- 46 per cent of Australian small business owners have been at risk of being unable to pay their employees1
- More than 63 per cent of Australian small businesses have experienced cash flow issues in the past year
- Australian small businesses have lost opportunities worth an estimated $5.8 billion due to insufficient cash flow1
Insufficient cash flow is crippling Australia’s small businesses with close to half of business owners reporting they have been at risk of not meeting payroll obligations in the past twelve months. Moreover, according to research commissioned for cloud accounting solution Intuit, cash flow issues are also inhibiting small business owners from taking advantage of thousands of dollars of opportunity, to the tune of $5.8 billion each year.
Fifty per cent of business owners reported they lost AUD$10,000 or more by foregoing a project or sale because of issues created by insufficient cash flow. Cash flow problems are so troublesome 54 per cent of respondents reported they were losing sleep over cash flow concerns.
Kane Munro CPA, Director at Accountancy Online said It’s understandable that small business owners are losing sleep over cash flow:
“It’s a make or break issue. My advice to small business owners who are having trouble is to simplify and automate their accounting processes. Cloud accounting solutions can be used to generate instant reports to make predictions for future cash flow, allowing businesses to more easily prepare and adapt,” Monro said.
The study found preparing for payroll obligations also eats into many small business owners’ time, with 47 per cent reporting it takes them over a week to prepare for payroll. Furthermore, late payments are taking their toll with nearly a third (31 per cent) of small business owners in Australia estimating their company currently has more than AUD$20,000 in outstanding receivables.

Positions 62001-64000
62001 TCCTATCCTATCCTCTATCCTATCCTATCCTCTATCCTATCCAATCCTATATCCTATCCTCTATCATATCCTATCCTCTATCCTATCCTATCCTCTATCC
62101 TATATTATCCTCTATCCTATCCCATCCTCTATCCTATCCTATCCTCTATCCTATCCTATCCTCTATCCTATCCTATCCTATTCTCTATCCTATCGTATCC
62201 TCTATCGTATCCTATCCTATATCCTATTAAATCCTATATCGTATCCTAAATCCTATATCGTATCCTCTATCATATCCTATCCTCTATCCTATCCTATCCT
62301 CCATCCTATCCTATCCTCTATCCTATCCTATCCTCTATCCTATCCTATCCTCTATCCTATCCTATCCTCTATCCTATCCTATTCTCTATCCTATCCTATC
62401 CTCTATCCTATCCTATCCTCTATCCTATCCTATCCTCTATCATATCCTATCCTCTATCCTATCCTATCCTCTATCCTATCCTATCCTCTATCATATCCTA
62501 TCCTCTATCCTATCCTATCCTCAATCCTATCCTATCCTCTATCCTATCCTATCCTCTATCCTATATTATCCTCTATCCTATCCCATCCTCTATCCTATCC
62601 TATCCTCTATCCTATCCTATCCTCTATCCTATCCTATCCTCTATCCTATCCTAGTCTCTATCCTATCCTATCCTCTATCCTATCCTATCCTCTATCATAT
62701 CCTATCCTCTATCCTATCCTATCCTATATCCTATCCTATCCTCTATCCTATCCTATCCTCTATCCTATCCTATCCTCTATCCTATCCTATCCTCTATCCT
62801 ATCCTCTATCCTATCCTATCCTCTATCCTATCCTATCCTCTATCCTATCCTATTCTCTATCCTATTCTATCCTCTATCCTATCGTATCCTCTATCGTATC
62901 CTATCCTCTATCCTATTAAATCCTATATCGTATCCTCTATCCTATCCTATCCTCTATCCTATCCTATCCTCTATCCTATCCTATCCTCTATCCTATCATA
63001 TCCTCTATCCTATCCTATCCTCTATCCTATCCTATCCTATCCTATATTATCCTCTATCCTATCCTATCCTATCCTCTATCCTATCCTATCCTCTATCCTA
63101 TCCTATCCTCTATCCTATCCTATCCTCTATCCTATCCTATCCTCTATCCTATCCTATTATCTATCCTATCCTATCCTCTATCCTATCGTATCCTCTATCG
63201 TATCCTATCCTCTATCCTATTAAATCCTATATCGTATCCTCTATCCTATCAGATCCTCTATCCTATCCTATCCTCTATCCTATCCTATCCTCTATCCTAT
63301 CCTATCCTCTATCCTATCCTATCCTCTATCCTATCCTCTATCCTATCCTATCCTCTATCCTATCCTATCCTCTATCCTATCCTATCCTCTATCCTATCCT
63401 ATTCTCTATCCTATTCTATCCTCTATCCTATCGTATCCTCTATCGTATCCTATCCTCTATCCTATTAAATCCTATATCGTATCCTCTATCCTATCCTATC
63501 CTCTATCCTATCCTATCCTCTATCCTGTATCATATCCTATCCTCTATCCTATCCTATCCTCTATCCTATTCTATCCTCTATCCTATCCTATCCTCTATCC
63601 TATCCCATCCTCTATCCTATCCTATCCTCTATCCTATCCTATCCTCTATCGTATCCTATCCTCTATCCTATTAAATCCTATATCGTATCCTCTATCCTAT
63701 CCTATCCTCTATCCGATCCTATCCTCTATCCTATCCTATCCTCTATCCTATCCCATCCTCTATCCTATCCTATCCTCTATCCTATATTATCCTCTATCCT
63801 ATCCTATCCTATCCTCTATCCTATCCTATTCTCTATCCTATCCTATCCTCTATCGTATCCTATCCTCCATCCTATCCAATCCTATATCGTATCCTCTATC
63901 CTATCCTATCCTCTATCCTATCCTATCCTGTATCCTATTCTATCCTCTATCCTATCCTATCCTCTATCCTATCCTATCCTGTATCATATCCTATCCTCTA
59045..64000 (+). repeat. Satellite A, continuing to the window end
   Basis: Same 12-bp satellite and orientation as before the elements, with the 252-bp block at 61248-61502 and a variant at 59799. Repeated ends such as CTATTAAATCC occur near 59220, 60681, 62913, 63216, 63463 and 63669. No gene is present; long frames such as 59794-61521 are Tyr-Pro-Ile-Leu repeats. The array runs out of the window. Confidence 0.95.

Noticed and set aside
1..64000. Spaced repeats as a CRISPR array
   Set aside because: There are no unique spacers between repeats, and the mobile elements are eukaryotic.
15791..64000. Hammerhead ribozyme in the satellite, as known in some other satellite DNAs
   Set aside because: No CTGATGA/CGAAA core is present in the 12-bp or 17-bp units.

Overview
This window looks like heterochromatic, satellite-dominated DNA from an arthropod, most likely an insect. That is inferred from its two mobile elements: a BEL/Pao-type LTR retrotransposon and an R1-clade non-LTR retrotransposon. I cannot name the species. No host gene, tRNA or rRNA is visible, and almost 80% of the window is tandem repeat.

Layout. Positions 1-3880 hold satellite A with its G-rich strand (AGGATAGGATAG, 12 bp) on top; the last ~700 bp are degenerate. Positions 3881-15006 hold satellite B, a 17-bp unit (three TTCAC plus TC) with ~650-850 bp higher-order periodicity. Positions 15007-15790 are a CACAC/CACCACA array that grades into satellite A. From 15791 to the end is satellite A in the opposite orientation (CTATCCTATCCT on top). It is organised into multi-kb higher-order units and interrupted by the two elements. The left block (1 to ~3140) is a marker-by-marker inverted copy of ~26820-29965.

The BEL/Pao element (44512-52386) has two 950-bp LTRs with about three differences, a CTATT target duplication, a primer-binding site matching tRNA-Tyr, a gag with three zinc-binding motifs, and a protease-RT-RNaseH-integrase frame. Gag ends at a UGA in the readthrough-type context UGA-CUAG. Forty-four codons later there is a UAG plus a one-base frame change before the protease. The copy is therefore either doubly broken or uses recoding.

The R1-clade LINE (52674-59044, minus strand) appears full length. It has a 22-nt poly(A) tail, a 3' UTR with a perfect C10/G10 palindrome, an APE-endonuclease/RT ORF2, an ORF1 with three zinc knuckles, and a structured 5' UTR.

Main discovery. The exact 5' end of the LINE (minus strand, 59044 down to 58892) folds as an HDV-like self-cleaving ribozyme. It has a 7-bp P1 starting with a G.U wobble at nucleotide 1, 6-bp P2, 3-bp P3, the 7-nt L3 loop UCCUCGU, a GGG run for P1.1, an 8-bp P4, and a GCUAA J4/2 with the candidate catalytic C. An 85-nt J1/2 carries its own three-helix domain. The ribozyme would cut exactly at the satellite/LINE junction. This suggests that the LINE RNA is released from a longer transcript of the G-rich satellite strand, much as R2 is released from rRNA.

John Dunkerley, Country Manager, Intuit Australia said the results are a huge red flag for Australian business growth.
“Our research emphasises the importance of regularly reviewing and analysing cash flow. Day-to-day operational demands can make finding the time to do this difficult, but without money being transferred into your business you will find it hard to grow, or even operate effectively.”
Dunkerley says given the proliferation of affordable online accounting solutions its disappointing more small businesses aren’t taking advantage to take better control of their finances.
“Business owners can increase their efficiencies across a range of business tasks, such as preparing their bank and credit accounts, providing statements and organising their superannuation and, being STP compliant,” says Dunkerley.
Small business owners can find out more about how to manage their cash flow when Intuit holds a financial health session at its QuickBooks Connect conference in Melbourne on May 30-31.